The same can be done with a 12 gram Nories spoon.

Continue this technique until you start to feel a few taps on the plastic or spoon.

When you feel a tap it’s important to keep that slow wind going until you feel weight on the line, slowly lift the rod tip until you feel the weight of the fish.

At this point, the fish will know it’s hooked and make some great runs back down into the deeper water. Keep your drag fairly loose so that the hook doesn’t pull on the way back to the boat.

Using this method over the holiday period will account for some big bass on Boondooma.

The timbered arms are holding good numbers of bass and yellow belly. In the arms, they are holding very close to structure and you’ll need to get your lures in as close as you can to get a bite.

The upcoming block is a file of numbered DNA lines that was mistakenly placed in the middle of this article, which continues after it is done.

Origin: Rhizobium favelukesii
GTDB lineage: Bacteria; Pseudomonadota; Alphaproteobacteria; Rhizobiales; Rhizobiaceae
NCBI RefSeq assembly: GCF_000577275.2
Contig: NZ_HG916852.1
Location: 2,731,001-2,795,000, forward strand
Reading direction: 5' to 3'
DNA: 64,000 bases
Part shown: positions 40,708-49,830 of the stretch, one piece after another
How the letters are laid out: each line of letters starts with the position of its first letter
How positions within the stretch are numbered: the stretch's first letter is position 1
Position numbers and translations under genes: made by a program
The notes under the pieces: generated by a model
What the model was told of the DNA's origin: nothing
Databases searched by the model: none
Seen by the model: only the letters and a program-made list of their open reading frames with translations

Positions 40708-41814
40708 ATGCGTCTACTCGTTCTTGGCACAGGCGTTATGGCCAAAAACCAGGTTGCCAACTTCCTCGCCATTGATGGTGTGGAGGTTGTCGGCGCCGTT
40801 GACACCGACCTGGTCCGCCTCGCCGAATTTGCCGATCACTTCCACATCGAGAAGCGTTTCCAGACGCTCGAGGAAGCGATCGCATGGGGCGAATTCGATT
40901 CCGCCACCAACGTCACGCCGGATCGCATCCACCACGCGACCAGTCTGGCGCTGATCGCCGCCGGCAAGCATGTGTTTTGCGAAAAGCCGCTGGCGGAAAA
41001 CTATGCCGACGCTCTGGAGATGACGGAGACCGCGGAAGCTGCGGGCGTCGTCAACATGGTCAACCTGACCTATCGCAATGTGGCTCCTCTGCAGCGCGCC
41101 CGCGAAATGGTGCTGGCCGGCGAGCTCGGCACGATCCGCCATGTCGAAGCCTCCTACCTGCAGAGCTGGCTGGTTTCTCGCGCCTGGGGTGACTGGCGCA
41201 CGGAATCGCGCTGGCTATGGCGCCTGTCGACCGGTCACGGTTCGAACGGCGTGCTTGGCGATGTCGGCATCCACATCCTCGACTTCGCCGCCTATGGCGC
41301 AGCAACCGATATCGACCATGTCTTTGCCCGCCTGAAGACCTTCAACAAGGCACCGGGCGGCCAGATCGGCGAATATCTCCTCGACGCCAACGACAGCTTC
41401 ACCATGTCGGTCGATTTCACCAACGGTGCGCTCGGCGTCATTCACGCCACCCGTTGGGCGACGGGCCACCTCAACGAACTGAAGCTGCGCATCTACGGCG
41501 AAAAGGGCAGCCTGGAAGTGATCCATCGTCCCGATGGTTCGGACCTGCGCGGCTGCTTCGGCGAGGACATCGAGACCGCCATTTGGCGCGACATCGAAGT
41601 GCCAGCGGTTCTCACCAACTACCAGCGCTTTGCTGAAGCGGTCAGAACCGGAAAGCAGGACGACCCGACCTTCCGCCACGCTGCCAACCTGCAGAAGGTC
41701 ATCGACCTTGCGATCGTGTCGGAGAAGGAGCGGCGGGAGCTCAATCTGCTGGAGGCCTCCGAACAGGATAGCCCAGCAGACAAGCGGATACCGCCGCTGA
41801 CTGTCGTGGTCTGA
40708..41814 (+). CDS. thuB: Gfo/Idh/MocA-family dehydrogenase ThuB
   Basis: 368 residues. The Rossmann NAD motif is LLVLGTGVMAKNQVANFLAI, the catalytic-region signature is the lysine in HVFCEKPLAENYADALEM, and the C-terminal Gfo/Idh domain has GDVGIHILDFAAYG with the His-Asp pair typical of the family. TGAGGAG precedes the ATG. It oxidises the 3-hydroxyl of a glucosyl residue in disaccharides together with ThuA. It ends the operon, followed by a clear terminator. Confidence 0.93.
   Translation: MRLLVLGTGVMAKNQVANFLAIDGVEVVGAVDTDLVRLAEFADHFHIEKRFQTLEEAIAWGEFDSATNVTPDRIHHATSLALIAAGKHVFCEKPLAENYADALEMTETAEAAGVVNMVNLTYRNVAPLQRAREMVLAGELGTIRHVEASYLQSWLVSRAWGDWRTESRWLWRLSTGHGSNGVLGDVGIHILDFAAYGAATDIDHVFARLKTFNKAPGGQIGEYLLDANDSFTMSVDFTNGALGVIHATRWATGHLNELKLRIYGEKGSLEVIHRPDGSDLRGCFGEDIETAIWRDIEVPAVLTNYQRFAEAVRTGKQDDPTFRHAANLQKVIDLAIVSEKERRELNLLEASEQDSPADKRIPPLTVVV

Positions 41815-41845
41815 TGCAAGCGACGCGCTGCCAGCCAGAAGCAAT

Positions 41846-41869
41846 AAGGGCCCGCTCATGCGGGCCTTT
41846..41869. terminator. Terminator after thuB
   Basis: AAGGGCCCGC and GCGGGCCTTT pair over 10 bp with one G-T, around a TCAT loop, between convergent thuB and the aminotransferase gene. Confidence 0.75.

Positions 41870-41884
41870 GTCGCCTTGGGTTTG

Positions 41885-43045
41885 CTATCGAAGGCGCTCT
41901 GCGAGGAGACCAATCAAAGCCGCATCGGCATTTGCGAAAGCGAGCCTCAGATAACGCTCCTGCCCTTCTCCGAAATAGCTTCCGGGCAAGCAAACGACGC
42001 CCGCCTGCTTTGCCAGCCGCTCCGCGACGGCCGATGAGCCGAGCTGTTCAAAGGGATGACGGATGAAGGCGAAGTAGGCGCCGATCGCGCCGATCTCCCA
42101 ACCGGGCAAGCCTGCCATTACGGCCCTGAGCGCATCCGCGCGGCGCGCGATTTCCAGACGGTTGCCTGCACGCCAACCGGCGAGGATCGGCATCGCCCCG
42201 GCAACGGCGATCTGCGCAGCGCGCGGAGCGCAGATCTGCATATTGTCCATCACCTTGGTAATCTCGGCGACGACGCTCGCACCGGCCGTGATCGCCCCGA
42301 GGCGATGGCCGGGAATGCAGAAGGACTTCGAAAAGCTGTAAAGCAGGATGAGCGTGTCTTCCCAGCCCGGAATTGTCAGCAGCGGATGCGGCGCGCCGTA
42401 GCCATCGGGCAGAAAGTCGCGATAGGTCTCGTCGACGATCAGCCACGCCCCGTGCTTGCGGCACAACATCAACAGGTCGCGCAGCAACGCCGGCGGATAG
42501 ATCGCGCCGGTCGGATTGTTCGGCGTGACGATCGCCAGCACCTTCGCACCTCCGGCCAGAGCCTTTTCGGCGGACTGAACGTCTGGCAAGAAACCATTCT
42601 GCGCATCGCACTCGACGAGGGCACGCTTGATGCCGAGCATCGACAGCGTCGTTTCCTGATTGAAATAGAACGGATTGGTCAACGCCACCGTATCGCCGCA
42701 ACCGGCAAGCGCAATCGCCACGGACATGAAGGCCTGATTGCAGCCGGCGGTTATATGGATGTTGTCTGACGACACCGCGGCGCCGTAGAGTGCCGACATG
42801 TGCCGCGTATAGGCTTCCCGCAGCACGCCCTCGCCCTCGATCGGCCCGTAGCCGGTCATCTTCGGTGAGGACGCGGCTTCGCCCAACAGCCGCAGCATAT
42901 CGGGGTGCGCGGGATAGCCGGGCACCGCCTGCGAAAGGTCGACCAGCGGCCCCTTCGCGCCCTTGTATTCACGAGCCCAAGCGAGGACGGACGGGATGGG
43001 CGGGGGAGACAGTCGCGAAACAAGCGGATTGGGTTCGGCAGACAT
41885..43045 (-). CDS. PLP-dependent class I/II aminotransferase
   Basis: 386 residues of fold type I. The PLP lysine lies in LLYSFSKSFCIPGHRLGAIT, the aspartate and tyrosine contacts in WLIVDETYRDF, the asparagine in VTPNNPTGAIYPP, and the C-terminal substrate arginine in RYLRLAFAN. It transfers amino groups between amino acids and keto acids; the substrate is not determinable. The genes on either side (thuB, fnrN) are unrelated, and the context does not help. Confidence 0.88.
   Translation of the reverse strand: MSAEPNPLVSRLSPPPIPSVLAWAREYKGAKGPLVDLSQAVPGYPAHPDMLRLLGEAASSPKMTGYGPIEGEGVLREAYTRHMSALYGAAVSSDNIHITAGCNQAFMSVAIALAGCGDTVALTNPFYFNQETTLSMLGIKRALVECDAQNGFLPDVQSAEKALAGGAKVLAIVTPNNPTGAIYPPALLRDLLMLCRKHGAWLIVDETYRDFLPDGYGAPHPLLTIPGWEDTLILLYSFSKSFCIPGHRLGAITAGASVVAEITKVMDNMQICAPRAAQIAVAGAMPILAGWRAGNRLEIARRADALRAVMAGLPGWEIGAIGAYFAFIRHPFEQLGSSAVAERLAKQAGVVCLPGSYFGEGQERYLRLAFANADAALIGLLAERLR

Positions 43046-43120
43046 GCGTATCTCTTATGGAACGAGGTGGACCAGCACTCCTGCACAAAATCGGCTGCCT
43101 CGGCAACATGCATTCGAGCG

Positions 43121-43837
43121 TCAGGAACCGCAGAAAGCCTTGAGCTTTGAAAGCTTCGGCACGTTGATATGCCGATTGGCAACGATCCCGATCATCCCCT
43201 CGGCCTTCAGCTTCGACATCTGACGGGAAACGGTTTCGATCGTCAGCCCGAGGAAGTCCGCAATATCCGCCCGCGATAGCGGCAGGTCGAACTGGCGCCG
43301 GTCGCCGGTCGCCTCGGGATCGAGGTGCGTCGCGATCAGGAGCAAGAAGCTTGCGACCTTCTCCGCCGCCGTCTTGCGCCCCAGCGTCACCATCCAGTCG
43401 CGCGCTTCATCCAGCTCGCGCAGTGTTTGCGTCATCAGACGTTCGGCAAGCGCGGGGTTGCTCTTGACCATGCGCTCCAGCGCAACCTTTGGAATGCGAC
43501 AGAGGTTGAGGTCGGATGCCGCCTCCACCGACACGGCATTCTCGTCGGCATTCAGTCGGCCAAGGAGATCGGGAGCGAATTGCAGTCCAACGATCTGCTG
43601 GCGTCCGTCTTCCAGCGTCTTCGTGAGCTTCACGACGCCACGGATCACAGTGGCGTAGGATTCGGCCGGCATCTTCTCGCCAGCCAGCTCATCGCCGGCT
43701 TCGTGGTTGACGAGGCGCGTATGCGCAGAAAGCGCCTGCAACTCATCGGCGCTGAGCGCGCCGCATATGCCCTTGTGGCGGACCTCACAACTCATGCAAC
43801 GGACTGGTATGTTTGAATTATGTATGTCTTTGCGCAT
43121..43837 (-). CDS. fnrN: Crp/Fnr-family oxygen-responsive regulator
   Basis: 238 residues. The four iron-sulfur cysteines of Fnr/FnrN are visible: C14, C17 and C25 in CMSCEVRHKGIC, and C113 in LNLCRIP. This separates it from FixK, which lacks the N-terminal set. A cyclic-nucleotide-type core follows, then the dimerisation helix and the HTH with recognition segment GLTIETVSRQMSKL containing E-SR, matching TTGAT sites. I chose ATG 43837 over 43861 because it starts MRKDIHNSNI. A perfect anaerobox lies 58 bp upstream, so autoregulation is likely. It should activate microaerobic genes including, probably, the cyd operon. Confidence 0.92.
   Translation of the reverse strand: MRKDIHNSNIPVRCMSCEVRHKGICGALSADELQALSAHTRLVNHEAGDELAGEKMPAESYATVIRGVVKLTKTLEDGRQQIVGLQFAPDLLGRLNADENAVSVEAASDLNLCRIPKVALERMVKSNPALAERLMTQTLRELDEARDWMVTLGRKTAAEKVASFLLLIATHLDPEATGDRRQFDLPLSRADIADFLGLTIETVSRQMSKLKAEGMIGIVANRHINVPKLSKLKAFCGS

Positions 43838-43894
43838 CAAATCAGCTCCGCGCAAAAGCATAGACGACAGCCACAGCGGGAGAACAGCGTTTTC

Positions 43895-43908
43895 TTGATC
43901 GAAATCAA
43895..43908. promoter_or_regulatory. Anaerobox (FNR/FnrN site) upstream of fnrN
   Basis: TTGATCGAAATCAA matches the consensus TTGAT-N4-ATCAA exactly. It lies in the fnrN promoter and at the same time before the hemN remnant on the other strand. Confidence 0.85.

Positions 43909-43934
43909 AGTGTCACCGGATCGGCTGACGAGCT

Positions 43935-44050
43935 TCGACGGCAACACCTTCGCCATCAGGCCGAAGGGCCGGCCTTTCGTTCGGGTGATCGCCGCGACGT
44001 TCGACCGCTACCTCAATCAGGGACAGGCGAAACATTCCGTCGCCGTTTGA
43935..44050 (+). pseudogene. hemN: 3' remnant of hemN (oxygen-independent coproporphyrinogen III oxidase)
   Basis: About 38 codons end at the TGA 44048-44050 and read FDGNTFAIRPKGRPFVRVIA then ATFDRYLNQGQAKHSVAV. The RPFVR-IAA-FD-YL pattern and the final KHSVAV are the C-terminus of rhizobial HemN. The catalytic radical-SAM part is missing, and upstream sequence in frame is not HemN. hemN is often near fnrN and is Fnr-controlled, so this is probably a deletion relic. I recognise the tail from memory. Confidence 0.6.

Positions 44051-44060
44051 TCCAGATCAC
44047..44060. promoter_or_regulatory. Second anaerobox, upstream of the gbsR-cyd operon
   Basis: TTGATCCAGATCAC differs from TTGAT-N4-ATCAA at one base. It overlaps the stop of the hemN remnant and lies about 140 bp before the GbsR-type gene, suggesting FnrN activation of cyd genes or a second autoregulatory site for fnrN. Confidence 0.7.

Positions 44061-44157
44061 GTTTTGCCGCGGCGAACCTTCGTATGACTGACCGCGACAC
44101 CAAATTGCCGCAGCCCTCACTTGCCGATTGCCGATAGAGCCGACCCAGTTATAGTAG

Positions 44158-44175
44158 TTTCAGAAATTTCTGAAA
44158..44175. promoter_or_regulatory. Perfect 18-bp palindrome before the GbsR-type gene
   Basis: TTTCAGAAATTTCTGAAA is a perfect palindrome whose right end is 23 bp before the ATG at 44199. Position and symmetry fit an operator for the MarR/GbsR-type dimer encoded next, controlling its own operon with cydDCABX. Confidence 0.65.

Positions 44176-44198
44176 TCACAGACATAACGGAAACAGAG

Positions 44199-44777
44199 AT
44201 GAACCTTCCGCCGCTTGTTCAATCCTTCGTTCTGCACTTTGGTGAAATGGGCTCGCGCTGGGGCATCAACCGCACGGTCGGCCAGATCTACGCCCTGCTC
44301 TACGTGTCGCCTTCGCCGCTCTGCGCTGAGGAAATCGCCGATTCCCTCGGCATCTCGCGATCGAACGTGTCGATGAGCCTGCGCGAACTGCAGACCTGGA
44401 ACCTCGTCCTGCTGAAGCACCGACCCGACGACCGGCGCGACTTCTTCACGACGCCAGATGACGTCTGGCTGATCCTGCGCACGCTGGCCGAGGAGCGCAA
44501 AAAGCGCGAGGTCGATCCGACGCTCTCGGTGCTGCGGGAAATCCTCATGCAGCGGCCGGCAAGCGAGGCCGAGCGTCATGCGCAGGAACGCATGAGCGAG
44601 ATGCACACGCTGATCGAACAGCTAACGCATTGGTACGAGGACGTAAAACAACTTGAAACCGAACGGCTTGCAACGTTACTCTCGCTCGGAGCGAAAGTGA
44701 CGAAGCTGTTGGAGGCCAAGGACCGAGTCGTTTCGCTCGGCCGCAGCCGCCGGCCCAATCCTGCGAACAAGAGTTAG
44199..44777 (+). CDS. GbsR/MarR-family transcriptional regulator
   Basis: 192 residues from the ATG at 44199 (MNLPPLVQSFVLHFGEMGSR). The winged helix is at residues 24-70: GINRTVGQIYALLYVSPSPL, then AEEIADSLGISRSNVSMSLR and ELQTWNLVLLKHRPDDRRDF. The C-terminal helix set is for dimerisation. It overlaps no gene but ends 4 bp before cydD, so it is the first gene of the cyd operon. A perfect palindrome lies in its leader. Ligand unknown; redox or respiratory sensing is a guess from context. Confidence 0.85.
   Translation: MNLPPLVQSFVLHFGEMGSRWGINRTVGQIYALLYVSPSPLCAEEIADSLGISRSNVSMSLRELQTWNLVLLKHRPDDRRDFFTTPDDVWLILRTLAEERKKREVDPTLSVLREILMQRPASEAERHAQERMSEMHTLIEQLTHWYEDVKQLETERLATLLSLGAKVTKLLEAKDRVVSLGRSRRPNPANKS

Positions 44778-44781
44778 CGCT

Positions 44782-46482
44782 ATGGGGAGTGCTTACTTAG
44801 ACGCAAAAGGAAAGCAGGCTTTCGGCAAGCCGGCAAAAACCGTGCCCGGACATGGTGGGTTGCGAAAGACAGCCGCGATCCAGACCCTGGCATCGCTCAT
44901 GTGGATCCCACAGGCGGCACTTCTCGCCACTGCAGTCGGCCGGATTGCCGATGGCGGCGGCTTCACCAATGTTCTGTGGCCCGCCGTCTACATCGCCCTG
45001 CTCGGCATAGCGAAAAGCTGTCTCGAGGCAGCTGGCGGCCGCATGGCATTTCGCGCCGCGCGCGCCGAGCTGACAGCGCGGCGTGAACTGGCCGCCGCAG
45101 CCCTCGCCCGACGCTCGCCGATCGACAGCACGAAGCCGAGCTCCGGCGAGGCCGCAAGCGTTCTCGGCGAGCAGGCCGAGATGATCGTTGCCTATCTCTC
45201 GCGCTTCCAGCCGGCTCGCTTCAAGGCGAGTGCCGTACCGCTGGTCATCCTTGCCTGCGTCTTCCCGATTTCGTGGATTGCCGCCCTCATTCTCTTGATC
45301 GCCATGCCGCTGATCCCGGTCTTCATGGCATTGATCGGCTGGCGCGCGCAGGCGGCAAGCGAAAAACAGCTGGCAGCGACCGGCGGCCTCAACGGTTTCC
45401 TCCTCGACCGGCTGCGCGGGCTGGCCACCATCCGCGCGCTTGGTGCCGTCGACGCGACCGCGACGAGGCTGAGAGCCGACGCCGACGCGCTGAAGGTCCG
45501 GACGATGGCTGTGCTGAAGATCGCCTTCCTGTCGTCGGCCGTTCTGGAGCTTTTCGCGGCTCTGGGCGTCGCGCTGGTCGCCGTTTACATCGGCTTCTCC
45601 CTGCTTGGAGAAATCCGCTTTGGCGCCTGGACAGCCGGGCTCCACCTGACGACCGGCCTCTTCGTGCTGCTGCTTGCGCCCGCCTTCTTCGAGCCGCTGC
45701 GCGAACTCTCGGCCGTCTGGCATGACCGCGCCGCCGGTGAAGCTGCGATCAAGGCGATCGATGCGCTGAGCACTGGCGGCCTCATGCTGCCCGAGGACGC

Look for spindly timber, or big trees out in the middle of the arms. Lures of choice for this scenario are 5/8 or 3/8 Bassman Spinner baits, 1/2 ounce jig head rigged with a 3” soft plastic and any sinking lipless crank bait.

Give your lure up to five seconds to sink down and start a slow wind. It’s important to make sure that you have a lure retriever with you as you will get snagged on the trees occasionally but if you’re getting snagged you know you’re in the thick of it.

Keep moving from tree to tree or structure to structure and persist as your lure WILL be eaten eventually by a hungry fish. Leader sizes are important in these scenarios because it’s the difference between the fish of a lifetime or a broken heart.